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adults. >> i would argue that a more restrained foreign policy is the true conservative foreign policy. >> the average american is not thinking about and trying to wonder about where the republican party is. they're thinking about how to make their life work. >> your leader in the house right there, eric cantor, where is this debate headed? >> i think it's a good debate for the republican party to have. when you lose an election, you ought to be a little bit reflective and ought to think back and ought to begin to say, what do we need to do differently? we didn't do badly in the election, but the president won with less than he was elected in '08, lower popular vote, lower electoral vote. we held the house, we have 30 governors. the idea this is some existential crisis is overdone, i think, but we didn't win so what do we need differently. i like what we're hearing and like the direct line that governor jindal took because i think we have -- >> we can't be too -- >> yeah, we nearly were in the fiscal cliff and could have triggered a big tax increase. i don't want to be stupid but you a
that is a loss in trying to create a bipartisan foreign policy in washington and the reduction was probably one of the most important congressional initiatives that we have ever seen. the idea that you could take that kind of money from the defense budget that didn't make the military very happy and apply it to demilitarizing the strategic arsenal of the former soviet union was extremely important. we go from bush to clinton, clinton didn't want to deal with foreign policy like so many presidents they felt they were elected to do domestic things. clinton had no background in foreign policy, no interest in the foreign policy. people say they went to georgetown, the school really wasn't good enough as i am concerned. i hope i am not offending anyone in georgetown she put together a security team all of them were gone within a year or two for the most part when you look at christopher and the cia was a very peculiar appointment. he did something that needs to be corrected. he was in the foreign policy bureaucracy as i am concerned he brought to the right wing and abolishing the arms control and di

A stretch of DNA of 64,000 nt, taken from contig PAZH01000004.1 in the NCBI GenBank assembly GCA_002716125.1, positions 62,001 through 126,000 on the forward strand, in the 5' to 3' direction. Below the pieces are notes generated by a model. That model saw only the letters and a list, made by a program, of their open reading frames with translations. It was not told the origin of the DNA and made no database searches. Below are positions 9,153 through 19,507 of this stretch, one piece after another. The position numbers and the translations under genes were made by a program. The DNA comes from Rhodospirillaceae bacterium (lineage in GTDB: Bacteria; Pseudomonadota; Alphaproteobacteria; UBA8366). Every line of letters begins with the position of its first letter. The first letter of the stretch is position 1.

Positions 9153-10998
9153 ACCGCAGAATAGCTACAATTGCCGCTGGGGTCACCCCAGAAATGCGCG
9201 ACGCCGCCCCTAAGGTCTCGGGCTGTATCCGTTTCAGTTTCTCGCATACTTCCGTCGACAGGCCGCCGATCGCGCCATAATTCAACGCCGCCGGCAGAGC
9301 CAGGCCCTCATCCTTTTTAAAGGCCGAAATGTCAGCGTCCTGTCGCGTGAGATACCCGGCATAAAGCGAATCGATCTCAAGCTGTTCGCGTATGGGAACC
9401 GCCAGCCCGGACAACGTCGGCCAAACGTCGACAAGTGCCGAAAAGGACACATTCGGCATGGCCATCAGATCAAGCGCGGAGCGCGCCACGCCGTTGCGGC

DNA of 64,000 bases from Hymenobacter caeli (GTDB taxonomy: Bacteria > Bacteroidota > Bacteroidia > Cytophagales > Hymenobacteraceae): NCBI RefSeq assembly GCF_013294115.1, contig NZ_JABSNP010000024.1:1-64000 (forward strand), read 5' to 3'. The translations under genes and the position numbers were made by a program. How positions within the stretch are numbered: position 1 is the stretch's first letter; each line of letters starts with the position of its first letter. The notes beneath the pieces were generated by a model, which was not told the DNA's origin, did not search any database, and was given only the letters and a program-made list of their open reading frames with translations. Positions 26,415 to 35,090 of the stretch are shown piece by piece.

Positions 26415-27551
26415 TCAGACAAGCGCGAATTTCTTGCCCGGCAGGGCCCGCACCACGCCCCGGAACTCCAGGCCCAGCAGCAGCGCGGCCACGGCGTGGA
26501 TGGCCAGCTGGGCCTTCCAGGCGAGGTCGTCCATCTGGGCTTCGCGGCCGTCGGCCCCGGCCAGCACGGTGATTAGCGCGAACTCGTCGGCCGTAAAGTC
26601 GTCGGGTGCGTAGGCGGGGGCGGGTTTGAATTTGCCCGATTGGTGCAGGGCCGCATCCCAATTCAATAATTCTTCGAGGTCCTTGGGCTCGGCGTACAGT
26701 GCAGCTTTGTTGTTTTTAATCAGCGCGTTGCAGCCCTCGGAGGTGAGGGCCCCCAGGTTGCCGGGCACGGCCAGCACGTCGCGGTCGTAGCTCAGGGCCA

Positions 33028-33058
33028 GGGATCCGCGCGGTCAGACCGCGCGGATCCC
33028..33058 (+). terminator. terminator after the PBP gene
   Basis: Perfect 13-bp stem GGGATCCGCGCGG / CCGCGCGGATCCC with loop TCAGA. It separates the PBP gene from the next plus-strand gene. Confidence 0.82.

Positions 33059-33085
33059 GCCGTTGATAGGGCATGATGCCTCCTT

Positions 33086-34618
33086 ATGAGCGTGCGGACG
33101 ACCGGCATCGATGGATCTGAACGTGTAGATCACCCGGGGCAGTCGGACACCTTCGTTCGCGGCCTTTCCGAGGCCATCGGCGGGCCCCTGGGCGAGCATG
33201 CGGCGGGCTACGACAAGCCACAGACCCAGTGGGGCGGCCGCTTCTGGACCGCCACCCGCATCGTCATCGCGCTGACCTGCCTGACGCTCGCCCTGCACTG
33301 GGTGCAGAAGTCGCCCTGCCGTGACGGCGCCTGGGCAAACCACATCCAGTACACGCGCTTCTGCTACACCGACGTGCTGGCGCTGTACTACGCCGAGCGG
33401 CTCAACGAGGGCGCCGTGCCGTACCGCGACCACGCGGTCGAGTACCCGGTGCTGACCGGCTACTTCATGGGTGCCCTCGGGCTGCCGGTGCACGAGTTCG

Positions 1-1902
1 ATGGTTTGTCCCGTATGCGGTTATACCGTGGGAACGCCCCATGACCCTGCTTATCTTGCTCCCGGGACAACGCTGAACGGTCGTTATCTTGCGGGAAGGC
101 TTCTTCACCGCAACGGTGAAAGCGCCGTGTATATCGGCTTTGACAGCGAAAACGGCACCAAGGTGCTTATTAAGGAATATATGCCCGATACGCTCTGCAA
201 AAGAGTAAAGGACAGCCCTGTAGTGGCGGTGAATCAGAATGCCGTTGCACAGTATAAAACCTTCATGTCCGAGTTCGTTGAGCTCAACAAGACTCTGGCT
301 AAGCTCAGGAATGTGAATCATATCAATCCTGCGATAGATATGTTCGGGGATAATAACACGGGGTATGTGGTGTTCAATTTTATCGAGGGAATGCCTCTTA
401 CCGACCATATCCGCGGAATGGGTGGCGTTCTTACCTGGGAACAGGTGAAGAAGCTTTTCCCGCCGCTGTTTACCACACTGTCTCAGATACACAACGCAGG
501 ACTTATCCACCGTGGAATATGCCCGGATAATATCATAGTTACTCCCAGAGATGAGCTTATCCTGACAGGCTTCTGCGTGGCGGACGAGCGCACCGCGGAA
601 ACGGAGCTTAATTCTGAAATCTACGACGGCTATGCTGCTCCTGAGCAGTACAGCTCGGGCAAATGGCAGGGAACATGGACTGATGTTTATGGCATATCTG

. >> foreign policy is actually not foreign. >> america has faced great hardship before and each time we have risen to the challenge. >> the ultimate test is to move our society from where it is to where it has never been. >> narrator: join us as we discuss today's most critical global issues. join us for "great decisions." >> great decisions is produced by the foreign policy association, inspiring americans to learn more about the world. sponsorship of great decisions is provided by credit suisse, eni, the hurford foundation, and pricewaterhousecoopers llp. >> coming up next, the generals and the democrat: burma in transition. (instrumental music) >> burma, also known as myanmar, is a nation born from war. a former british colony, burma saw an opportunity for independence at the outset of world war ii. >> in burma, independence day calls for formal celebrations. this week its people have been marking 64 years since the end of british colonial rule. for much of that time burma was tightly controlled by the military. any dissent was ultimately crushed. >> so if you look at the modern histor